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I was just wondering if there was a way to bit shift a number "in place"? I've googled exactly that, and I can't find anything that pertains to what I want to do. Say I have the number 0b01001101, and I want to shift it twice to the right "in place", appending any numbers that fall off to the beginning. So it would look like 0b01010011. Is there any function in c++ that would allow me to bit shift left or right like that?

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4  
Is the term "circular shift" what you're looking for? stackoverflow.com/questions/776508/… And also you can google that term –  Yuf Jul 22 '11 at 17:05
    
Okay, how would I go about making my own? Should i just AND it with 1, if result is 1, shift right 1 and then OR it with 255 (or however large the binary is)? And similar method for left shift? –  Hondros Jul 22 '11 at 17:07
    
@Yuf Yes, I think that is exactly what I was looking for! :D –  Hondros Jul 22 '11 at 17:08
    
Look up "rotate with carry". Most processors have an instruction that performs this. –  Thomas Matthews Jul 22 '11 at 19:46
    
To nitpick, the common difference between a shift and a rotate is that a rotate involves carry (from a previous operation). –  Thomas Matthews Jul 22 '11 at 19:48

6 Answers 6

up vote 1 down vote accepted

Write one yourself, I think it's not hard.

First store the right two bits,and then do the bit shift.Finally fill the left two bits with the stored bits.

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I think I will just do this, since I need to implement it in both Python and C++. –  Hondros Jul 22 '11 at 17:09

Using the assembly instruction ror and getting the carry flag's value each time should do the work.

int rotate(int x, int n)
{
    for(int i = 0; i < n; i++) {
        __asm {
            ror   x, 1            ; rotate and store limit bit in cf
            lahf                  ; get part of flags in ah
            and   ah, 1           ; get only the cf
            shl   eax, 31         ; put it at the end
            and   x, eax          ; and store in x
        }
    }

    return x;
}
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6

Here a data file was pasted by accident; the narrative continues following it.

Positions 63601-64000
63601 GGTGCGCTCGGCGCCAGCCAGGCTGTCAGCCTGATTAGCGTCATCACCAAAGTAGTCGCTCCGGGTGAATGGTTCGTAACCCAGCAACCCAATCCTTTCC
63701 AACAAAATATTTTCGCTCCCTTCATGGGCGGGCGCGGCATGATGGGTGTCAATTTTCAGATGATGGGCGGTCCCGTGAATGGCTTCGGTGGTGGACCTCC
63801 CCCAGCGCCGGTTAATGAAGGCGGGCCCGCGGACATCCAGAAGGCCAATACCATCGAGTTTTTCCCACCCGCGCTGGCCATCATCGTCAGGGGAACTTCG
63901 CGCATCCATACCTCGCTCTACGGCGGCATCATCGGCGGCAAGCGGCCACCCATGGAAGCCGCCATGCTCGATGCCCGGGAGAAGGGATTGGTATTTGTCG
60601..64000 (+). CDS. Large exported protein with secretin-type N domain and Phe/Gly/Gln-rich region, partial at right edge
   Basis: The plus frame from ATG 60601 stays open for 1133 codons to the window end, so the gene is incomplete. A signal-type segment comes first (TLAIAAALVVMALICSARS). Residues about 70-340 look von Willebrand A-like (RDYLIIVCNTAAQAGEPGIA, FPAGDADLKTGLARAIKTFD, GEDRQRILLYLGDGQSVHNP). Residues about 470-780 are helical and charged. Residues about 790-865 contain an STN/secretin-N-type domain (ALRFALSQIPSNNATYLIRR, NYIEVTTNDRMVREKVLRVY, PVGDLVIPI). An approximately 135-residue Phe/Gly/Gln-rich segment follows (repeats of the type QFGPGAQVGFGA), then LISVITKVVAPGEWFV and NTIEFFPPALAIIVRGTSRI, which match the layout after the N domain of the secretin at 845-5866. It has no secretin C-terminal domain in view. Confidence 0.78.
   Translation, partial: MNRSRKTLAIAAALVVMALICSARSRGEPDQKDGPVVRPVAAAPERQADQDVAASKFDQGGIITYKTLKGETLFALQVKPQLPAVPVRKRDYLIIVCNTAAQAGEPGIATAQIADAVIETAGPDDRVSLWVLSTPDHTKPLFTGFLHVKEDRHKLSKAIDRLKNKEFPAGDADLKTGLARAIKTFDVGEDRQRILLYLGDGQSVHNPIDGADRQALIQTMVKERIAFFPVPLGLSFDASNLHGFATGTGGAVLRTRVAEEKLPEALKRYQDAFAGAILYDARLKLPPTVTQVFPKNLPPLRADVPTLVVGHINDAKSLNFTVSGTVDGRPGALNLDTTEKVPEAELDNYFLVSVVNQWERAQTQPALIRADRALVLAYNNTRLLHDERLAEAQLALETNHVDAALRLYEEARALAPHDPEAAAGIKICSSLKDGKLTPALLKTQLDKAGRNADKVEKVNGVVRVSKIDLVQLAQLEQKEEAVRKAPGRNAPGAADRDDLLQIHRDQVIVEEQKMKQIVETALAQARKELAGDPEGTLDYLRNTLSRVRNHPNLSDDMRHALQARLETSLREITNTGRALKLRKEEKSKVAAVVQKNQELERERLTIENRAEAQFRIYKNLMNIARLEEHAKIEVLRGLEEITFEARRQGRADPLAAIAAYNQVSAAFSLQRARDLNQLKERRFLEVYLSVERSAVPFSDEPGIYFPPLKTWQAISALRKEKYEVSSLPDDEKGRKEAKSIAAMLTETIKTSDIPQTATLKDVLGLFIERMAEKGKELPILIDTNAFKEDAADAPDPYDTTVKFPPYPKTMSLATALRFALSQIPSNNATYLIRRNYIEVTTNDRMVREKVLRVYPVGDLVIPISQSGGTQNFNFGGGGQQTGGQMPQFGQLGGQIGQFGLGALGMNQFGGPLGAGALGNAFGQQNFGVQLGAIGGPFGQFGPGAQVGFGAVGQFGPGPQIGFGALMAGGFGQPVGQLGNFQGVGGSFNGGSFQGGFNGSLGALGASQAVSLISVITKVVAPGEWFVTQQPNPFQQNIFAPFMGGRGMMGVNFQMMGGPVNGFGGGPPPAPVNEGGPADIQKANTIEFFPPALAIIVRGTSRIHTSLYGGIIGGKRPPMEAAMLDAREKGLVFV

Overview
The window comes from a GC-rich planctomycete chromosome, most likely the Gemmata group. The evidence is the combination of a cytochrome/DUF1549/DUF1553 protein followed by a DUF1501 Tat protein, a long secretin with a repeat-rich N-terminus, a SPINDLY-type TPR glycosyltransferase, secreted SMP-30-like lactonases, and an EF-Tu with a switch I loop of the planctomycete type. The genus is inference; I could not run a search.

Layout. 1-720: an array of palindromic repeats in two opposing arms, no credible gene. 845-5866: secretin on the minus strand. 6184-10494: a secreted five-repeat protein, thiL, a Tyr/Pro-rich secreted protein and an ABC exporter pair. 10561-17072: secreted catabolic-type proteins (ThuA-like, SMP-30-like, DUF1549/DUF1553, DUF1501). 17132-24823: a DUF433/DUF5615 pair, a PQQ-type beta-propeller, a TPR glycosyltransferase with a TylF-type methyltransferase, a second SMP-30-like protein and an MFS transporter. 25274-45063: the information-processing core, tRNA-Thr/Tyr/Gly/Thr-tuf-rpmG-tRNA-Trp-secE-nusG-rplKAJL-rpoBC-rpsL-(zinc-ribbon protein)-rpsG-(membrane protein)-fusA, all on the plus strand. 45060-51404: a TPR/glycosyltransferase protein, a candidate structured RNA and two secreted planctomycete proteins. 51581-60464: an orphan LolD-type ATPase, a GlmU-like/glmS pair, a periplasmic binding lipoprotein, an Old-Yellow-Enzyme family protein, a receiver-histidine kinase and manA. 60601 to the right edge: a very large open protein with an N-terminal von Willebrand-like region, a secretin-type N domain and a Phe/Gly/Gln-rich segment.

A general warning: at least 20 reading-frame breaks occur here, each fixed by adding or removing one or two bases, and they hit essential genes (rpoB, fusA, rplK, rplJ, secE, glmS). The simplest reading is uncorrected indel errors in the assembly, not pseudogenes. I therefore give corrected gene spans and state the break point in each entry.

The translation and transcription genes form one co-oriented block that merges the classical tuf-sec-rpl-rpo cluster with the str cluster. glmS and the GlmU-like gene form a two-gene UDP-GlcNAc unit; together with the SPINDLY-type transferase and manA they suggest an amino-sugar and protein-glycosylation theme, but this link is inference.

While I'm impressed by the mad-crazy assembly skills, I'd imagine that this code would add enormous portability problems. –  Stargazer712 Jul 22 '11 at 17:20
    
@Stargazer712: that's the other side of the medal :P it should work on every intel's processor though –  BlackBear Jul 22 '11 at 17:22
    
It is not only portability, but this is probably less efficient than the C or C++ construct. –  David Rodríguez - dribeas Jul 22 '11 at 18:28

You want to implement a rotational shift

Here's a templatized version that should work with all types of ints (including shorts, chars, ints, and unsigned/signed alike).

template<class T>
T rotate_shift_right(T x, int shift)
{
    if ((shift > 0) && (shift < (sizeof(x)*8)))
    {
        x = ((unsigned)x >> shift) | (x << (sizeof(x) * 8 - shift));
    }
    return x;
}

template<class T>
T rotate_shift_left(T x, int shift)
{
    if ((shift > 0) && (shift < (sizeof(x)*8)))
    {
        x = (x << shift) | (((unsigned)x) >> (sizeof(x) * 8 - shift));
    }
    return x;
}
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I think shifting it and then anding the last byte onto the beginning should work.

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While this Q&A has seemingly run its course you should probably edit your answer to use "or'ing" as "anding" the last byte is the wrong operation. –  tinman Jul 22 '11 at 17:31

This is implemented as vendor-specific extensions. For MSVC, you can use _rotl8, _rotl16 (or _rotr* for rotating to the right). Not sure about GCC, but you can always drop to assembly and use the rol or ror.

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No, you should create your custom one

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this is true, though minimalistic, and answers the question –  ShinTakezou Jul 22 '11 at 17:15
    
This is really a comment, not an answer to the question. Please use "add comment" to leave feedback for the author. –  TemplateRex Aug 9 '12 at 11:38
    
@rhalbersma well, if I read again the question I think my post is actually an answer. Maybe too short (guess that's why 2 downvotes) but is correct. –  Saphrosit Aug 9 '12 at 13:39
    
@Saphrosit it is a "strict subsequence" of the accepted answer (because you don't specify how to write one), and doesn't add anything. If you self-delete, you regain your downvotes :-) –  TemplateRex Aug 9 '12 at 13:41

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